The forsythia bush is a deciduous shrub with bright yellow flowers that grow in spring before the foliage is growing. It is quite a frugal plant that is easy to grow and to care for. It is native to eastern Asia and southern Europe but is broadly cultivated and a number of varieties have been bred.
A forsythia bush is a very robust plant that can be planted any time of the year. Yet, it is best to plant it in fall. It will then bloom the coming spring.
The plants like to grow in the full sun or in light shady places but tolerate half-shade as well. They prefer well drained and clayey soils that are not too chalky with a pH range from slightly alkaline to somewhat acidic: 6.8 - 7.7. Clayey soils have an excellent mineral content and are therefore very fertile for some plants. They are resistant to the winter cold.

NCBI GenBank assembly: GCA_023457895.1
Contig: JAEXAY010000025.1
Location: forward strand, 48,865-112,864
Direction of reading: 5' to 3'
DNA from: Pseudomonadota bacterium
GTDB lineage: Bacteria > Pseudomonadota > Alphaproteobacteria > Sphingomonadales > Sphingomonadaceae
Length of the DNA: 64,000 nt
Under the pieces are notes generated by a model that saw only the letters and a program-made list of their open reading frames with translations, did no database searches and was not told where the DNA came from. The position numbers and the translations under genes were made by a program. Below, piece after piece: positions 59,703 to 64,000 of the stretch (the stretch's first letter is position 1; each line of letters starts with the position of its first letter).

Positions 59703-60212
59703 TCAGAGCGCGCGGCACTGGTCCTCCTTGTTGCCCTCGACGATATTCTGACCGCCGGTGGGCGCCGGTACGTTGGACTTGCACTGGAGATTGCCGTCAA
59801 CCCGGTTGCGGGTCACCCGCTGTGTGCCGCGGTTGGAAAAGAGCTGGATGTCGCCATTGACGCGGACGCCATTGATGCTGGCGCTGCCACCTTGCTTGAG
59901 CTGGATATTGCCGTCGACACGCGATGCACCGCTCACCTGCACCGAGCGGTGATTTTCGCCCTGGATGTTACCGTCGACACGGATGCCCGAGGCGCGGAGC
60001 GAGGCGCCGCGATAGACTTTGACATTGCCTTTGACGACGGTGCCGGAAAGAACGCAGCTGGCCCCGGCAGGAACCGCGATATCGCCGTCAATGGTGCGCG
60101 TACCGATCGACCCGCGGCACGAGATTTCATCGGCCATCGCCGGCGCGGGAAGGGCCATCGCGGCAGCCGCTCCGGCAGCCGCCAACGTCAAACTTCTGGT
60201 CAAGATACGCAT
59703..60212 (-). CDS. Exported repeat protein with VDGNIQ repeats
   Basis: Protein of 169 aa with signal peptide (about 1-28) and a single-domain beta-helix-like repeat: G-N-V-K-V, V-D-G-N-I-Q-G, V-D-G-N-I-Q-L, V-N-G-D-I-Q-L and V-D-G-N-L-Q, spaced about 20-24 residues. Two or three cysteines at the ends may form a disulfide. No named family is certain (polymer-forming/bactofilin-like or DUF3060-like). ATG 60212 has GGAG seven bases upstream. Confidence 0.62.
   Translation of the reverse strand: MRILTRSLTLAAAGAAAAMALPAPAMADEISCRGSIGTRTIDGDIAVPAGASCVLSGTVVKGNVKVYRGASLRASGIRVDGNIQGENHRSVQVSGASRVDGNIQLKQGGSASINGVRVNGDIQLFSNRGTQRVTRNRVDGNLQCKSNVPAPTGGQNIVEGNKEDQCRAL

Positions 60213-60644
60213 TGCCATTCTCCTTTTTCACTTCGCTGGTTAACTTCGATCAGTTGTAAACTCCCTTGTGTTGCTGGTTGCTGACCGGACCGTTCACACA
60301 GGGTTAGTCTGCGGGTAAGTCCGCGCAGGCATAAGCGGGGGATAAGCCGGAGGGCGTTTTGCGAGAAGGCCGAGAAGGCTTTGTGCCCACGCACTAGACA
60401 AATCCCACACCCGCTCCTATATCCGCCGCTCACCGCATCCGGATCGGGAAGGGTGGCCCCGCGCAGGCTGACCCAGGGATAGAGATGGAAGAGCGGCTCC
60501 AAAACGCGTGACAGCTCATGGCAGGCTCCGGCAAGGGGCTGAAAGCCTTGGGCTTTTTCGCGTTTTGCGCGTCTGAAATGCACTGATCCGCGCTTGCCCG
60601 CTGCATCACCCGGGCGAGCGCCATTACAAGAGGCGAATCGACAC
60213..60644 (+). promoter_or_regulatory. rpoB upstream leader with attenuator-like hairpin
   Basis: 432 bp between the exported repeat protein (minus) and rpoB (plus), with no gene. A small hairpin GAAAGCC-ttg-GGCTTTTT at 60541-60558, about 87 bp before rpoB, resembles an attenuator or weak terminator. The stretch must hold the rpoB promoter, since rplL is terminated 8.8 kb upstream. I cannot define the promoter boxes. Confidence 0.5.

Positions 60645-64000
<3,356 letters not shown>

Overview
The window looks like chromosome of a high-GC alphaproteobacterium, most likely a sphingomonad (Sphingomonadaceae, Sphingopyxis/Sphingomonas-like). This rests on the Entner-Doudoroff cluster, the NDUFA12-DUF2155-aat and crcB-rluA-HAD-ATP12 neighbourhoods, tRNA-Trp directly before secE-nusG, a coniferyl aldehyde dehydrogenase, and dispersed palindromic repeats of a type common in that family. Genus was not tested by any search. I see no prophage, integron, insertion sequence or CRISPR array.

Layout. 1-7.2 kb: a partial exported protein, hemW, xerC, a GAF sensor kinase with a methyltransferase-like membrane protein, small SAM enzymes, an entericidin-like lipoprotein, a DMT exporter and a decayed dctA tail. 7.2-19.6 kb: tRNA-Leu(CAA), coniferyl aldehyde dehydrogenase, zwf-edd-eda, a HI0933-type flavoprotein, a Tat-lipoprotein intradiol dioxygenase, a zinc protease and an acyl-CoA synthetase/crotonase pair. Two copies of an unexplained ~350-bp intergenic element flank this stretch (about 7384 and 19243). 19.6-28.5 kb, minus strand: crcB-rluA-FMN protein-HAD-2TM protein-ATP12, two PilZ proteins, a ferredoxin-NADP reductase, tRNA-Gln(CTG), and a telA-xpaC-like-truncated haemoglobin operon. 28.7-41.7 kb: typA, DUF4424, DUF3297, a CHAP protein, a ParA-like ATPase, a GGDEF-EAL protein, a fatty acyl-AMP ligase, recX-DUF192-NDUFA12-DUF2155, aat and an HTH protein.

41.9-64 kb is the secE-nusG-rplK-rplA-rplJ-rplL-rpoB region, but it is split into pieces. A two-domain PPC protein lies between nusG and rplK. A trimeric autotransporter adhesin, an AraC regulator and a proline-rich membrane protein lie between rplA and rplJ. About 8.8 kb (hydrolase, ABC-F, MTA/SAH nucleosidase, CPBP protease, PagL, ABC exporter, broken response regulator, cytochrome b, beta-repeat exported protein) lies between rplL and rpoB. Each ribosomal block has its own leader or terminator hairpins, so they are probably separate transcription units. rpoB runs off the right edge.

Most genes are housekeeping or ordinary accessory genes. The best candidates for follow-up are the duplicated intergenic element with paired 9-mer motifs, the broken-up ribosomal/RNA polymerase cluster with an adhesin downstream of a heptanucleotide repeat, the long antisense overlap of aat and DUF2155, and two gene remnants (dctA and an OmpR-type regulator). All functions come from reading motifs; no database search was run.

If you like to grow a forsythia hedge, then it is best to leave a distance of about 50 to 60 cm between individual bushes.
It is best to prune the plants immediately after flowering. Pruning thins the plant out and keeps it compact! Cut the several-year old branches and the thin newly grown branches just above the ground. But do not cut the stronger shoots from last year because these shoots will grow lateral branches in summer. And these lateral branches will then bloom the next year in spring again.
Somewhat larger cut surfaces from big branches should be treated with a wound dressing. Otherwise the plant might loose too much sap, which is produced readily after blooming needed to grow healthy and strong foliage.
It is best not to prune the plants at all if you have missed the best time to do so. Plants that were trimmed too late will rarely bloom or not bloom at all the upcoming year.
Propagating a forsythia bush is simple. Cut cuttings (20 cm in length) from tip growth in spring and summer while the plant still has its foliage. Put them in soil filled garden pots and keep them well drained. Only leave about 5 cm be exposed. As soon as the cuttings have developed good and strong roots you can transplant them in your preferred garden places.
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